A smart gel is a material that gels in response to a specific physical property. For example, it may gel at a specific temperature or pressure.
The mechanisms that create a gel in response to a given environment are
not well understood. So developing this understanding is key to being able to
create materials that gel at designated points.
The potential for applications of smart gels is enormous.
Since smart gels expand or contract in response to external stimuli,
they could be useful in applications such as an artificial pancreas
that releases insulin inside the body in response to high sugar level.
Smart gels might someday be used to make exotic foods, cosmetics,
medicines, and sensors.
The NIST team is studying a subclass of these materials called shake gels. Through some complex and as
yet unknown process, these watery mixtures of clays and polymers firm up into gels when shaken, and then
relax again to the liquid phase after some time has passed. A shake gel might be used, for example, in
shock absorbers for cars. The material would generally be a liquid but would form a gel when the car drove
over a pothole; the gel thickness would adjust automatically to the weight of the car and the size of the
pothole. A more esoteric application might be the formation of gelled areas within a liquid where
holograms could be created using a laser.
Immersive visualization helps scientists understand how the molecules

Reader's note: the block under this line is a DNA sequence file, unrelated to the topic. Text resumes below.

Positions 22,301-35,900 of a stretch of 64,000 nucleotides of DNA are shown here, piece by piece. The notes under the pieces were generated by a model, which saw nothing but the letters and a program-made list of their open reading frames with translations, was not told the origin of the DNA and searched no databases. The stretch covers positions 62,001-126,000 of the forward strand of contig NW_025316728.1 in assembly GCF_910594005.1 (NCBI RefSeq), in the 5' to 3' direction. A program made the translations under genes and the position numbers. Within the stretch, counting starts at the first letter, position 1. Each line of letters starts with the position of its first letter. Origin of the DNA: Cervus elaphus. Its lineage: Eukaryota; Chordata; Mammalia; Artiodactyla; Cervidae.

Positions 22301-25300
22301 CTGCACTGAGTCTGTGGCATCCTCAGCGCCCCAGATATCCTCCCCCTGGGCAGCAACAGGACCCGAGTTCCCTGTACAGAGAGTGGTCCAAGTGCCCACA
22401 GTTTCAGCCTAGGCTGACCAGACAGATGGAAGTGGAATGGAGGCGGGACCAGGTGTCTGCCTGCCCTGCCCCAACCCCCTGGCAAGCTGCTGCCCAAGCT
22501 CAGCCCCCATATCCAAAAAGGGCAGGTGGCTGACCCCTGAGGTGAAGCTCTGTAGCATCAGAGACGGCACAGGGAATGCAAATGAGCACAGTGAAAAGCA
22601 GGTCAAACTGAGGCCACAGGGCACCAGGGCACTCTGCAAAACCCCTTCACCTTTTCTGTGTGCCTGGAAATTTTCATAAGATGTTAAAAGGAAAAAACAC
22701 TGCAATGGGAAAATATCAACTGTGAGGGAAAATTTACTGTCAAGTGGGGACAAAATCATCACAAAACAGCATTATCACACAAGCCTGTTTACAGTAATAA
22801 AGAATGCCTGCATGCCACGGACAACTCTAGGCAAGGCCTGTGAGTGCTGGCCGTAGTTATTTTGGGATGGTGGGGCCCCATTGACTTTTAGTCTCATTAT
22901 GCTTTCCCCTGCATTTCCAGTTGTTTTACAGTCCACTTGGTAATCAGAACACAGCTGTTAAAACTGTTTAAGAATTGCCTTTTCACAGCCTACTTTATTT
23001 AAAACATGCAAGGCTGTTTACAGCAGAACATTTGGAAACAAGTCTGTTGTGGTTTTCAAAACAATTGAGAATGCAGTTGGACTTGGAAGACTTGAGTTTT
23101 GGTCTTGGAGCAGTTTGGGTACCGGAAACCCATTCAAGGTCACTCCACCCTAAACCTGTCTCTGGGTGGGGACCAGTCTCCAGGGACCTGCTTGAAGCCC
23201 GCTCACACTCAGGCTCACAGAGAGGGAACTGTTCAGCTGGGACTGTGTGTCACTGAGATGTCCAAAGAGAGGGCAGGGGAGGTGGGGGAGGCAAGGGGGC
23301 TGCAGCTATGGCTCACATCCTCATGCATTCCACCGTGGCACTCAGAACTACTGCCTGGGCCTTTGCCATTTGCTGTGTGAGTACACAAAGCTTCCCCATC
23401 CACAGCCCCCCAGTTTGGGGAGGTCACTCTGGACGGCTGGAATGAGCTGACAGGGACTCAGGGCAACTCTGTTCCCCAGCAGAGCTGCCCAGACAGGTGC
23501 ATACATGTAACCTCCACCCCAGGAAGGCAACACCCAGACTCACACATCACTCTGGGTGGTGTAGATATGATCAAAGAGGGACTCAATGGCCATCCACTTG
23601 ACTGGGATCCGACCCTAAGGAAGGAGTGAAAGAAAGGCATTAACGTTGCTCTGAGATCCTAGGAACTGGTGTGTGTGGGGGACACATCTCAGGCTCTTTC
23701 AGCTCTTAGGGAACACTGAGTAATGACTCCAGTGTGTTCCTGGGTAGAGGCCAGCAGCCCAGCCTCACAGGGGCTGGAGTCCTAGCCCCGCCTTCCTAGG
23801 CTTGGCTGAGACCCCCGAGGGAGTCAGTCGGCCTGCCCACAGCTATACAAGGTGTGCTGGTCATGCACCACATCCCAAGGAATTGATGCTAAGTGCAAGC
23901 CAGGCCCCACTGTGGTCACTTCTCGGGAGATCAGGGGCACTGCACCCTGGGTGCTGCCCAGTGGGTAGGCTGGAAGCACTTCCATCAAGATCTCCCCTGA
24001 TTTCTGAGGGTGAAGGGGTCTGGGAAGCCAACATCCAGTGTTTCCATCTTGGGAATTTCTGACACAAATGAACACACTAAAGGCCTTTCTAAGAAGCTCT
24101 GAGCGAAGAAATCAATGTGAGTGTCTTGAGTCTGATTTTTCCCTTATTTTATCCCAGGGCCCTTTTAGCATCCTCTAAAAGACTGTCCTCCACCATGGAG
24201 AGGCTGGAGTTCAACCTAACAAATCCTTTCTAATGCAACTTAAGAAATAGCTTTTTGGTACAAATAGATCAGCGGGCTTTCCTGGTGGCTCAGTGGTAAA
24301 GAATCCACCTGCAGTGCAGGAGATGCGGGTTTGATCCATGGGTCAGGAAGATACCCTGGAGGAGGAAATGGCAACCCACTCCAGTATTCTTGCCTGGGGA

in the smart gel interact. Scientists immerse themselves in the 3D
environment constructed using data from theoretical studies.
This enables researchers to answer questions that might otherwise defy
attempts at solution.
The 3-D visualization helped the scientists see that for the shake gel
it is the water's oxygen atoms, instead of the
hydrogen atoms as previously thought, that attach to the clay.
The team has also made theoretical
calculations that may help to explain why and how the components of
the liquid mixture bind together into
a semisolid form. Electrical charges affect the binding process,
resulting in water binding to clay surfaces
in a perpendicular arrangement, which is believed to help create
the firmness of the gel.
For more information refer to http://www.nist.gov/public_affairs/newsfromnist_smartgels.htm
The immersive visualization used by the scientists is based on open source
software, DIVERSE and additional software
created in-house. The output of the numerical simulation is a series of time
steps. At each time step, the x,y,z position and atom type for each atom is
produced. In collaboration with Carlos Gonzales, Steven Satterfield developed
software to connect the appropriate bonds between the atoms and output a
series of graphics files. These graphics files are then loaded into
Diversifly, the DIVERSE display and explore utility. Diversifly has the
ability to animate the time series of graphics files in an immersive
||Yosslen Aray, Manuel Marquez, Jesus Rodr}4guez, Santiago Coll,
Yamil Simo4n-Manso, Carlos Gonzalez, and David A. Weitz, "Electrostatics for
Exploring the Nature of Water Adsorption on the Laponite Sheets'
Surface", J. Phys. Chem. B 2003, 107, 8946-8952
|Carlos Gonzalez studies shake gel|